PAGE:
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Tips for the Clueless Would-Be Contractor

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Vern Edwards



On February 19, the Armed Services Board of Contact Appeals issued its decision in the matter of Bernard Cap Co., Inc., ASBCA Nos. 56679, 56703, 56705, and 56716, 10-1 BCA ? 34387, in which the board dismissed the contractor?s appeals from the deemed denial of four claims for payment. The contractor had won four indefinite-delivery indefinite-quantity contracts with Defense Supply Center Philadelphia for men?s garrison caps⎯in 1996, 1997, 1999, and 2000. The government issued several delivery orders under each of the four contracts over a span of years from 1996 to 2005. The contractor delivered and submitted DD Forms 250, Material Inspection and Receiving Report, for payment. The contracts contained the clause at FAR 52.232-25, Prompt Payment (MAR 1994). The contracts were administered by the Defense Contract Management Command⎯Orlando. The paying office was the Defense Finance and Accounting Service, presumably also in Orlando.

Under each of the contracts, DFAS paid some of the invoices, but not others. The contractor repeatedly inquired. DFAS would then make late payment of some of the invoices, but not others.

According to the board?s decision, the contractor wrote to the contracting officer about one of the four contracts in December 1999, pleading for help:


We have been trying to collect past due money from DFAS through our ACO and DCMC Orlando for the past year? We are talking about $600,000 of accounts receivable that are PAST DUE⎯some going back years and most past due over 90 days.

The contractor wrote to DCMC Orlando in January 2000:


You will note that the vast majority of these are very, very past due. Promises from DFAS have not been kept and we are not getting enough oxygen to keep breathing.

The contractor met with DFAS in 2001 and 2002, after which meetings many invoices were paid, but not all.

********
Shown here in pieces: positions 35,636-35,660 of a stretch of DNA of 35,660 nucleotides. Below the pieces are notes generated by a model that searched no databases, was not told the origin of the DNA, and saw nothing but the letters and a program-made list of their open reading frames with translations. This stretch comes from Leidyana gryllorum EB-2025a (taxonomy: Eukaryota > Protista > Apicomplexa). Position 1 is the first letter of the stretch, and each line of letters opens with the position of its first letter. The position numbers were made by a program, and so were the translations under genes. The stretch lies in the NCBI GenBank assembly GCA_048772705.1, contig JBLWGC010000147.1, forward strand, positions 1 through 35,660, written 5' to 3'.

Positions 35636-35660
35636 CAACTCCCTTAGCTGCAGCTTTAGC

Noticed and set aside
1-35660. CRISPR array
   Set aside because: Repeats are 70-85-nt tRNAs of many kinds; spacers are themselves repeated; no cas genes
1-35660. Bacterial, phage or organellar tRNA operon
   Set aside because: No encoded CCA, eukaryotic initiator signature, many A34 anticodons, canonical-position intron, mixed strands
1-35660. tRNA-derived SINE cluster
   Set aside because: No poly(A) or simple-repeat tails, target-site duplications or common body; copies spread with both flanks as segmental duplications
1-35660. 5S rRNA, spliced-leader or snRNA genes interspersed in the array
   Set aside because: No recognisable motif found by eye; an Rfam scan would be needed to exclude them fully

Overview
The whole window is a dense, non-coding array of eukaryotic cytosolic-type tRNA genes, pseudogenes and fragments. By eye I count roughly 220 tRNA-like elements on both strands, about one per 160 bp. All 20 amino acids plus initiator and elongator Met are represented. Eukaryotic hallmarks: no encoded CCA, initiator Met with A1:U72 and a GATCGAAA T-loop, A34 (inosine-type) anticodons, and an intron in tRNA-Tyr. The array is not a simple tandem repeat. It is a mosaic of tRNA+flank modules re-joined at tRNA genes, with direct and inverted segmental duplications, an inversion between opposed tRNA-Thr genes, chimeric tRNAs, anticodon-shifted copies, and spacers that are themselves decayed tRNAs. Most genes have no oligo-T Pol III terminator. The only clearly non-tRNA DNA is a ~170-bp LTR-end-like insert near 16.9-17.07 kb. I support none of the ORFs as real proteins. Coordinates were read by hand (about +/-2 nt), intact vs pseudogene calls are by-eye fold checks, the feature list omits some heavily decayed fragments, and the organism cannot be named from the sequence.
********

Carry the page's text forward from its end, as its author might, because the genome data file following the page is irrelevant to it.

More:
In 2003, the contractor wrote to DFAS:


[We] have been government contactors since the 1930?s and with all the technology that has been added to the accounting area at DFAS we cannot understand why we still have to wait, wait, and wait some more⎯all the time sending repeated evidence of shipment. HELP!!!!

In 2006, the contractor wrote to DFAS to express its ?extreme frustration? at not getting paid.


[P]lease know that from 1996-1999 we are owed $32,630 and from 2000-2005 we have $409,008 that is unpaid.

The contractor asked its congressional representative for help. DFAS then made some payments, but the contractor said it was still owed about $200,000.

This went on for years. Then, in March 2008, DFAS wrote to the contractor:


The old contracts have been reconciled to the best of our ability and the documents to include payment histories are being shipped to you. At this time, we cannot pay anything additional on the old contracts.

Finally, in October and November 2008, the contractor submitted four separate claims, ranging from a low of $13,804.66 to a high of $111,465.57 and totaling $205,078.04. The contracting officer issued no final decisions, and the contractor appealed to the ASBCA based on denial through inaction. The government did not contest any of the claims, but moved for dismissal of each on grounds that the contractor had not submitted the claims within six years of their accrual. The board held that a claim for each unpaid invoice accrued 30 days after submittal of a proper invoice, saying of one of the contracts: